Dr. Achacoso: And between quantity and quality people choose a higher quality to life all the time, right? I don't want to life in pain to 100 years.
Dr. Achacoso: If I can live 5 good years with high quality life, I'll take that, over 25 years of pain.
Geoff: And then let's get quality and quantity.
Dr. Achacoso: Yes.
Geoff: That's the ... Let's get both. I think one aspect I wanna dive into is metabolism.
Dr. Achacoso: Yes.
Geoff: So a lot of the emerging research around keytome bodies, kijac diets, low-carb high fat diets, caloric restriction
Dr. Achacoso: Mm-hmm (affirmative).
Geoff: That's been a big area of interest and research.
Dr. Achacoso: Mm-hmm (affirmative).
Geoff: You know one of our communities the WeFast is one of the largest online fasting communities.
Dr. Achacoso: Yes, yes.
Geoff: What have you ... I'm curious to get your opinion on that specific pathway.
Dr. Achacoso: I love it, but I also would like to say this. Before you do any diet, any fasting, any anything, please the technology now exists. Get your micro-nutrient levels assessed. Because before with any manipulation in your macro-nutrients, carbohydrates, proteins, and fats, or even caloric restriction, you are going to affect the micro-nutrients in your body. I mean, poor body.
Dr. Achacoso: There is the set of optimal for them that you should maintain before you start going on that fancy diet.
Geoff: Sure. Yeah.
Dr. Achacoso: Or this and that diet. And then for me in terms of as far as different diets are concerned, I really maintain it very simple. You manipulate your macro-nutrients according to your activity. So if you're going to do triathlon, etc. etc., you manipulate your carbohydrates. If you going to do bodybuilding you manipulate your proteins.
Dr. Achacoso: If you're going to do sit on your duff the whole day, then reduce your caloric intake, and burn fats instead.
Dr. Achacoso: It's cleaner fuel, right?
Dr. Achacoso: So for me personally I am on a 16 hour fast daily.
Dr. Achacoso: When I'm here in the United States, my first meal is at noon. And eating at 8 PM.
Dr. Achacoso: It's also the easiest way to get your patients or your clients to comply with any food requirements. Because they can manipulate their time, but not what they eat, right?
Dr. Achacoso: So this is my first advice, is actually, you know, I tell them, "You know, first the guilt, right?" You know humans are really so shameful as a species, because they have permission to eat from the time they wake up to the time that they sleep, right? So they think about that and they feel guilty, right? And then I said, "Why don't you try for 2 weeks reducing it to 14 hours?"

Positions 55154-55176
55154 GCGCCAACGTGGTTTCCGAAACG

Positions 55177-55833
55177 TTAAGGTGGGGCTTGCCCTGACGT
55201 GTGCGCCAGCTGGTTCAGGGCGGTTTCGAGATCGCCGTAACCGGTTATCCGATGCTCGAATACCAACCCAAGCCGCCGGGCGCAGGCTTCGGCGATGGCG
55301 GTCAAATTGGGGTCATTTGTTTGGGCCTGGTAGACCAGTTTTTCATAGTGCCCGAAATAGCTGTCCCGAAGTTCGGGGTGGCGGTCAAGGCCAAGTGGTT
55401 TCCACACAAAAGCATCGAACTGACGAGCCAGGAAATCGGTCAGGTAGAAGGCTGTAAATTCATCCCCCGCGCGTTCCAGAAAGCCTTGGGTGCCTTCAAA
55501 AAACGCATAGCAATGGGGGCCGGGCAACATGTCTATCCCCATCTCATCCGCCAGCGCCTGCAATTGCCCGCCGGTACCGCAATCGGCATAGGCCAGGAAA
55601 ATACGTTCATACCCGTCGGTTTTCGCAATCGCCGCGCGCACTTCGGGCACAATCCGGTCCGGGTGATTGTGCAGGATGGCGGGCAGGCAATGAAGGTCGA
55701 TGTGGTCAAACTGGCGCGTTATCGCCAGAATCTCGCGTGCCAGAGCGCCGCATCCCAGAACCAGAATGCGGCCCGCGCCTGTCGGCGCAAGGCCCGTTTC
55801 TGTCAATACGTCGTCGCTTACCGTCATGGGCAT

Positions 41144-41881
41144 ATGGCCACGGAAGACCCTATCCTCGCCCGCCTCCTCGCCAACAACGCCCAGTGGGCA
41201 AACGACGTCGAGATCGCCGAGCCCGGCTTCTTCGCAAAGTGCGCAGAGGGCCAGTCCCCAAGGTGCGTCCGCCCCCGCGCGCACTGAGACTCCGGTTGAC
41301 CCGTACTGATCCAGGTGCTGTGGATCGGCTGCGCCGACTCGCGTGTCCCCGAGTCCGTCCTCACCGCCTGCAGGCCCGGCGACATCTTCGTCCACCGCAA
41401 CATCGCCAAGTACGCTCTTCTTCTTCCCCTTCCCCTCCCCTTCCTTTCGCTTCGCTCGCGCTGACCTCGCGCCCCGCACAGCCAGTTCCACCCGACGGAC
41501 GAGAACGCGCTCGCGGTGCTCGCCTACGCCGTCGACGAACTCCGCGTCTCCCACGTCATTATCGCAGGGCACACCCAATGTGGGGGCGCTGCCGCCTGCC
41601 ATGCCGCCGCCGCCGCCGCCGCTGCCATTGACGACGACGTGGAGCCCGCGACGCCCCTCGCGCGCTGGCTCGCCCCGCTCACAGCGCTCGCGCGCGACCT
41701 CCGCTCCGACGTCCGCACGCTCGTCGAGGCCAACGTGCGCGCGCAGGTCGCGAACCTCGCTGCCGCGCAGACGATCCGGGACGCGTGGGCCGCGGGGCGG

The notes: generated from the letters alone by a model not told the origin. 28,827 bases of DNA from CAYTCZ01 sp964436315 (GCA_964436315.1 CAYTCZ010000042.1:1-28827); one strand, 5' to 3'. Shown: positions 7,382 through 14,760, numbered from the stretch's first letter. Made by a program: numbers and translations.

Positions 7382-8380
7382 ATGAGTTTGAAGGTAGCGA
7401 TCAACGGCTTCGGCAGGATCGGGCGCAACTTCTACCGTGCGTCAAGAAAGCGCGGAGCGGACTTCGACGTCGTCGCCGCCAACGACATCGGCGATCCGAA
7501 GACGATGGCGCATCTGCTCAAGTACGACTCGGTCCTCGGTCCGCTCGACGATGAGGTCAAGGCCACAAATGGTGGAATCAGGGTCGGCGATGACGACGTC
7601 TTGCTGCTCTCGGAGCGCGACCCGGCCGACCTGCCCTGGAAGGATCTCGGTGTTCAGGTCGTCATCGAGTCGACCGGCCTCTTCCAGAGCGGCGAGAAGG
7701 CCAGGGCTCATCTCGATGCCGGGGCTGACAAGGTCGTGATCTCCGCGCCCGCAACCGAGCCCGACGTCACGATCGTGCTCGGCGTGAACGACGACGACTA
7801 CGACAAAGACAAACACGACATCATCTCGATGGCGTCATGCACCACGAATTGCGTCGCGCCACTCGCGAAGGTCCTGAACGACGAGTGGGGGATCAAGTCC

Dr. Achacoso: Then next two weeks, 12 hours. Next two weeks, 10 hours. Then the final two weeks, eight hours.
Geoff: Yeah, no, a 16, 8 fast, is not that hard. It's like skipping breakfast.
Dr. Achacoso: Yeah. Look, I am not asking you to change anything that you eat. You can dump everything else into that eight hour time period.
Dr. Achacoso: And then they ask me why. And I tell them, "Look ... Although the common analogy is that mitochondria are the batteries of your cell. They're actually your bacteria, right? I regard them more as kitchens that cook your food for you.
Dr. Achacoso: So they cook the food, they produce ATP. Now if you keep on putting food in there, it will never ... It's a self-cleaning oven. It will never clean itself up. It will throw up a lot of gunk and dirt and so on, and you never clean your kitchen. But if you remove food from it for a while, then it will regenerative itself.
Dr. Achacoso: It will clean itself, yes. Mitophagy. And it will produce you new batteries for the next day. So it's a lot better for you, right?
Dr. Achacoso: But for me, macro-nutrients have to be dictated by the activity that you have.
Dr. Achacoso: And then what I'm strict about is always making sure that your micro-nutrients are optimal levels for whatever it is that you wanna do.
Geoff: Yeah, absolutely. I think that, I mean if you're just deficient, nutriently deficient, obviously if you were fasting, you're worsening that problem. I think in this day and age, most Americans, most people in general are over consuming rather than under-consuming, right?
Dr. Achacoso: Yeah.
Geoff: But yes, get the levels checked so you actually know what you're trying to do.